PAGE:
Several studies have discussed the risk factors of cervical metastasis of maxillary SCC, but to our knowledge no multivariate analysis has yet been done. Therefore, we established a model for cervical metastatic risk in maxillary SCC using logistic regression ( Table 2 ). The results indicated that, among all the related factors, pathological grading was the most important factor, followed by involvement of the gingival–buccal sulcus; the T stage should also be considered. Although there was a difference between the metastatic rates of the maxillary gingiva and hard palate, the primary site was of less importance.

We observed that a number of patients returned due to delayed metastasis or regional recurrence following the primary tumour resection. For most of the recurrence cases (22/24), the regional failure occurred with no local recurrence, which suggests that regional recurrence or delayed metastasis is strongly related to occult metastasis, as we have mentioned above. The most common management for tumour recurrence was salvage surgery accompanied by adjuvant therapy. However, the success rate for salvage surgery was much lower than expected; it was 33.3% in our study and 34.3% in the study by Morris et al. ( Table 3 ). Morris et al. also reported a 2-year survival rate for the salvaged patients of less than 50%. The low success rate and low survival rate of salvage surgery indicate the importance of neck management of patients with maxillary SCC, especially for cN0 cases.

It has been reported that when the occult metastasis rate is over 20%, END should be performed on cN0 patients with oral cancer. Further, it has been well accepted that END should be performed routinely for SCC of the tongue, floor of the mouth, mandibular gingiva, and other sub-sites.

Nevertheless, controversy remains regarding the treatment of the cN0 neck in maxillary SCC patients. The traditional management has been observation; however some studies have proposed that END for cN0 patients at the time of primary tumour resection is beneficial. In our study, 34 cN0 patients underwent a selective neck dissection at levels I–III. During follow-up, only four patients presented with regional recurrence. Meanwhile, the other 57 cN0 patients were observed for recurrence throughout the follow-up period and regional failure occurred in 18 of them. There was a significant difference in the recurrence rate between the END group and the observation group ( P = 0.033), as shown in Table 3 . Poeschl et al. divided 74 cN0 cases into two groups, an END (+) group and an END (−) group. They found that there was no significant difference in regional recurrence rate between the two groups, but all of the recurrence cases were T4 stage. In contrast, we found that simultaneous END with primary tumour resection can reduce the rate of regional recurrence significantly. However, with the limited number of 34 END cases followed up, we are unable to draw any conclusions on the relationship between END and the survival outcome. Of note, Feng et al. showed that patients with T2 to T4 stages who underwent END had improved survival compared to those in the observation group. Hence, we suggest that END can reduce the recurrence rate and improve the survival outcome of maxillary SCC patients. Prospective, evidence-based studies with larger sample sizes are required to clarify this matter.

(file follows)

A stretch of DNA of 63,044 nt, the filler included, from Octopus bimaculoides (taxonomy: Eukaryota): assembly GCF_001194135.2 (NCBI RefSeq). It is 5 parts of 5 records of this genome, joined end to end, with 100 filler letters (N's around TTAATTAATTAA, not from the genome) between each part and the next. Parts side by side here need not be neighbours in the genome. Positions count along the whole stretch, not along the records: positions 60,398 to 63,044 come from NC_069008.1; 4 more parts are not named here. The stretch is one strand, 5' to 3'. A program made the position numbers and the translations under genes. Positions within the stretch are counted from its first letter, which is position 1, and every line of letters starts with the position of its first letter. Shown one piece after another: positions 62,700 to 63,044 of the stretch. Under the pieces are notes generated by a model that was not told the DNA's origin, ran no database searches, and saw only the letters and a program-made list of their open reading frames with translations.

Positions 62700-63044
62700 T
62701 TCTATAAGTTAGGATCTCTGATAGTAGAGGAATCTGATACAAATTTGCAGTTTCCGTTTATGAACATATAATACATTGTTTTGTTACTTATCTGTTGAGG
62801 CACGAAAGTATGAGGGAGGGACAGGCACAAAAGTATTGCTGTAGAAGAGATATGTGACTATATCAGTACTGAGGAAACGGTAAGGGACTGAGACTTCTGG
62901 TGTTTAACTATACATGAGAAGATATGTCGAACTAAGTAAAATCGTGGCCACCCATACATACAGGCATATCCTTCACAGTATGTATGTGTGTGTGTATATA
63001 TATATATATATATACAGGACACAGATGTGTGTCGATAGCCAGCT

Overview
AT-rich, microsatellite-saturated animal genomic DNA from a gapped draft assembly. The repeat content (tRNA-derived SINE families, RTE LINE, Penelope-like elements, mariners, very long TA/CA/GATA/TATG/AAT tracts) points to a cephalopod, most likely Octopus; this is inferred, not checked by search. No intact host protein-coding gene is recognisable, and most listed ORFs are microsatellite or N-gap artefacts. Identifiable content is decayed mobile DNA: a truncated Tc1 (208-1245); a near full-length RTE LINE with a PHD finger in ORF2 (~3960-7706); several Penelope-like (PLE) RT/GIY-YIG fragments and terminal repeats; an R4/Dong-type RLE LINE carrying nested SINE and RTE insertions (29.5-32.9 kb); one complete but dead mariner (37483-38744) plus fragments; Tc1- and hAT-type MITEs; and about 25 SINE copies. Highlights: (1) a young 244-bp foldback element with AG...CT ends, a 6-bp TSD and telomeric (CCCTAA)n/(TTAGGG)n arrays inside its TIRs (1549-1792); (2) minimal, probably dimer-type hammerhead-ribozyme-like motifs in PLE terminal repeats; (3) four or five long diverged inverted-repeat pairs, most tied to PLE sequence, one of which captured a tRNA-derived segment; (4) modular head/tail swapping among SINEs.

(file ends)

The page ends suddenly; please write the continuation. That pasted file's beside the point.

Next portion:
Finally, the overall survival rate of maxillary SCC patients in our series was 66.3% at 3 years and 56.7% at 5 years. There are very few published studies on factors correlating with the survival rate for maxillary SCC patients. We found that both the T stage and N stage significantly affect the survival duration and survival rate of patients with maxillary SCC and that the N stage is the more important factor ( Tables 4 and 5 ; Figs 3 and 4 ). The 5-year survival rates were 93.3%, 73.2%, 32.7%, and 25.4% for T1 to T4, respectively. Both the 3-year and 5-year survival rates in patients with nodal disease (pN+) were significantly lower than those of patients without nodal disease (pN0). These results are consistent with those of the study by Lin and Bhattacharyya. The low survival rate of T3/4 stage tumour and pN+ cases also supports our recommendation of END.

In conclusion, based on the results of our study and a review of the literature, we conclude that the risk of cervical metastasis for SCC originating from the maxillary gingiva and hard palate is higher than expected and comparable to that for other oral sites. The metastatic rate is strongly correlated with the T stage and pathological staging. Advanced T stage and higher grade tumours present a significantly higher metastatic risk. Elective neck dissection for the cN0 neck can reduce the regional recurrence rate significantly. Both the T stage and N stage significantly affect the outcome of patients with maxillary SCC. We recommend a selective neck dissection at levels I–III for T3/4 stage cN0 patients, especially for cases involving the gingival–buccal sulcus.

Competing interests

None declared.

Ethical approval